Food for thought – the luxury of the well fed

The expression “food for thought” is a privilege of the language of the elite.  If you’re hungry, food is about survival and certainly not a matter of cerebral jumping jacks or playful linguistic exercises.

I’m worried today. The ‘food news’ from the Horn of Africa is ramping up – food insecurity is on the rise. When food is in scarce supply, suffering is an every day experience.

The BBC reported this: “the eastern Horn of Africa “has experienced two consecutive seasons of significantly below-average rainfall, resulting in one of the driest years since 1995”. They added that the crops have failed and local cereal prices remain very high. The food reports from fewsnet are featured on the USAID page and include a map of the areas under serious threat of devastating famine.

I have a pretty good sense that this blog is read by a number of adoptive families who have been entrusted the care of children from the areas in crisis on the map. If your families are like our family, we made some promises to our Horn of Africa beloveds. Those promises were both explicit (you will know our son through annual communications) and implicit (we promise to care for the future of Ethiopia – in word and in deed). Thus,  I’m worried. More worried than usual. Ramped up worried. And, we promised to carry our worry into action.

I received this report from a friend on the ground in the area where my son was born: “There is drought in Southern Ethiopia because the rain was too late this year. [The rain] is started but farming inputs like fertilizers and seeds are so expensive. Most people do not able to farm their lands. Also the price for the foods are tripled because of bad policy of gov. and inflation. The free market policy give right to elites to do what they like. This time there is no sugar and cooking oil in [ southern area village] even for expensive prices. It is difficult time for children and aged people. Some children are in an urgent needs. We do not know what is going [to happen]. ”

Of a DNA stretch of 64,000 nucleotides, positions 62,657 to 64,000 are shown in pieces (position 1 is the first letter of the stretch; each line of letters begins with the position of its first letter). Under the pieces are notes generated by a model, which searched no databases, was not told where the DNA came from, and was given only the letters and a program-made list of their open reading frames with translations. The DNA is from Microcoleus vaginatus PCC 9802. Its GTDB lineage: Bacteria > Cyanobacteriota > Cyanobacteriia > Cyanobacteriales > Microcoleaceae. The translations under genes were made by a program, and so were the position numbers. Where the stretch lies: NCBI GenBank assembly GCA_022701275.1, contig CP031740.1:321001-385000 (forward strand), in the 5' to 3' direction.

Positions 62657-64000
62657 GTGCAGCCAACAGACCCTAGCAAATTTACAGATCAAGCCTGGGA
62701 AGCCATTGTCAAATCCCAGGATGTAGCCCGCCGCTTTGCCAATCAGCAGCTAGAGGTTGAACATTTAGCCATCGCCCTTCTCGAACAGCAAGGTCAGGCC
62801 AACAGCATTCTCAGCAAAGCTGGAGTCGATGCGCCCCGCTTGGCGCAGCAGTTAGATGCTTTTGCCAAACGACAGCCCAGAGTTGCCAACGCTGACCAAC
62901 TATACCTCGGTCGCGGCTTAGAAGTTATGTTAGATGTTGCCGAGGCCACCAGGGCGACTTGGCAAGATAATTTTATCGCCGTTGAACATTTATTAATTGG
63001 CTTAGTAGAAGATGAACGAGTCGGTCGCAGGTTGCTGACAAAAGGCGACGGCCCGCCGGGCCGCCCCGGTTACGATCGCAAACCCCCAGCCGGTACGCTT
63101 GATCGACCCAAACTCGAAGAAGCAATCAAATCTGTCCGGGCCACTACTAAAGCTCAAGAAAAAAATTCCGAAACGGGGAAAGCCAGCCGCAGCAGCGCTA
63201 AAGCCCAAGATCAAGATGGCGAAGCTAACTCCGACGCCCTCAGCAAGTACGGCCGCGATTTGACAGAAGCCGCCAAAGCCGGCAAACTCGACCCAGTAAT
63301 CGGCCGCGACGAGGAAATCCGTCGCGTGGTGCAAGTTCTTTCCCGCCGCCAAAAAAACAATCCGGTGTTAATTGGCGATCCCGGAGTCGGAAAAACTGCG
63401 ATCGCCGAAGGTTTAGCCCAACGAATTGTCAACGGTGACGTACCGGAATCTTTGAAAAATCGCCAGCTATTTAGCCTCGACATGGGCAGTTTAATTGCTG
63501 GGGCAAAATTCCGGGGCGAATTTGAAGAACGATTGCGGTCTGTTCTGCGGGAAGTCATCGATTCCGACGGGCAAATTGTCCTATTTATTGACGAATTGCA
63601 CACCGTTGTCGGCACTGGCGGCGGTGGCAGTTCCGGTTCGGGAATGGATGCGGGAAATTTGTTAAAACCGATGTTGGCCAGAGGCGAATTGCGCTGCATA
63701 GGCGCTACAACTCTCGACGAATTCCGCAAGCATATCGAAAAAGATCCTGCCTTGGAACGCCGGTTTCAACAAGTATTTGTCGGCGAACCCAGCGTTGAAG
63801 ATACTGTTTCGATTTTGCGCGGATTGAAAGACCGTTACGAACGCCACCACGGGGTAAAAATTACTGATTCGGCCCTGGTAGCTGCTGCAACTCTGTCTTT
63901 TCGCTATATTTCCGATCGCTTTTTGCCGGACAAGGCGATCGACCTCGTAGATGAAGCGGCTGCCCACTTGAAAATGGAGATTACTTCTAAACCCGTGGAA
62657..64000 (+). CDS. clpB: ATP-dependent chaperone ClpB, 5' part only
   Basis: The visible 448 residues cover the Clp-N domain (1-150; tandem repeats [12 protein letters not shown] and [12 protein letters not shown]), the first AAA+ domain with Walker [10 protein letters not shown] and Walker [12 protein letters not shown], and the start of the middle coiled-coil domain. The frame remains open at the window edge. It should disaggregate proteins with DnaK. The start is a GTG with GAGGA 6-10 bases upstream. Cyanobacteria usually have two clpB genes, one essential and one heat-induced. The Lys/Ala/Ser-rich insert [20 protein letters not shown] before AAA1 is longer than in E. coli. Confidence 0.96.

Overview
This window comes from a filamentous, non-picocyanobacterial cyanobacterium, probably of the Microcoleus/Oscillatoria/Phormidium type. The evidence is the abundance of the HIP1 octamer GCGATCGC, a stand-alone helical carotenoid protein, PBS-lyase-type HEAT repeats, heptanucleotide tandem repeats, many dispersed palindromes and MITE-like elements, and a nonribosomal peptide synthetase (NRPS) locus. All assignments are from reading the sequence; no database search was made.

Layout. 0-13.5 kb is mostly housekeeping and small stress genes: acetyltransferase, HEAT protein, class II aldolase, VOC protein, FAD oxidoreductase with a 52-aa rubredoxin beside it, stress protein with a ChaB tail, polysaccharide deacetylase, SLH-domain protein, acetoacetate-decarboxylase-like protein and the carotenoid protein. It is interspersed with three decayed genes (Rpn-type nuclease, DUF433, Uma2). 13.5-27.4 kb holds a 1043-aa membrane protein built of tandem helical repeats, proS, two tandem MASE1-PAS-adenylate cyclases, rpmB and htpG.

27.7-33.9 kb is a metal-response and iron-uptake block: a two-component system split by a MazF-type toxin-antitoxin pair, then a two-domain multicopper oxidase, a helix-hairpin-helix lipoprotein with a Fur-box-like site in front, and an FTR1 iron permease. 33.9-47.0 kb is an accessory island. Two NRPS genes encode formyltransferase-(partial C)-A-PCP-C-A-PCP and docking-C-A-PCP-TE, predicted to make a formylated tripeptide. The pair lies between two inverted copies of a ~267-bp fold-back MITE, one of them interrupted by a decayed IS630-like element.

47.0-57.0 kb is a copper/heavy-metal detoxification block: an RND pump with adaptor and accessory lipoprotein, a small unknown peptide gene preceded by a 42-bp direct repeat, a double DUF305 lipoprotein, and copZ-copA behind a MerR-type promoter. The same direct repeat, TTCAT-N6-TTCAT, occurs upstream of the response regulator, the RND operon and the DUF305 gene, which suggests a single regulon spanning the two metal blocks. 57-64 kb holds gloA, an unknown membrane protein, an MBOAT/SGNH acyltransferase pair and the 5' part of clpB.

This picture was attached to the e-mail to demonstrate concern for conditions in southern Ethiopia- – the skin around the knees is loose and showing signs of malnutrition. I can see it. And I’m scared. For a family I love. For the people I love. For the work of social justice and food security everywhere. I don’t HAVE to know them to care…but in this case the knowing, the heart link, makes me weep. Injustice sucks.

I’ve got an e-mail in at Doctors Without Borders to see who is on the ground and where in Ethiopia. More generally, where around the Horn of Africa, too.

I wanted you to know. All of you. I don’t have a plan of action. Yet.

I’m doing some serious work to recruit a triathlete who will compete in Janus Charity Challenge’s  new venue – the Life Time triathlon.  Janus is  now partnering with the Life Time triathlon series. I’d like to have an athlete for MSF and an athlete for AHOPE for Children compete for the charity purses in the Life Time triathlon events. Do you know any athletes registered for a Life Time triathlon? If so, we could tackle getting some food aid to the people of the Horn of Africa and some support to the vulnerable children and the families who are supported by AHOPE for Children. You can read what seems like a bazillion posts on this blog (search for Doctors Without Borders/ Plumpy’Nut/ and Janus Charity Challenge) to learn more about the history of how to raise money through the Janus Charity Challenge. (Edited to add – we have an athlete for MSF! It’s our 4th annual fundraiser!). Live link here:

It’s not like I don’t have enough on my plate already…. see, right there! Another example of the language of privilege as I think about what to do and how to mix and mesh the concerns of my community right here in my neighborhood and over there, in the neighborhood in which he was born. Today is pressing upon me. Today there is no ‘food for thought’, only ‘food for life.’  Let’s figure it out – let’s do the work. Fill the plate.


2 responses to “Food for thought – the luxury of the well fed

  1. heavy heart here knowing all of this. Heavy like a brick. 😦

  2. Yes.

    I don’t know any athletes but I’m with you with whatever we can do. Keep us posted about Doctors Without Borders, they were the first people I thought of.

    Overwhelming and sad but we’re not powerless. Thank you for reminding us of that.

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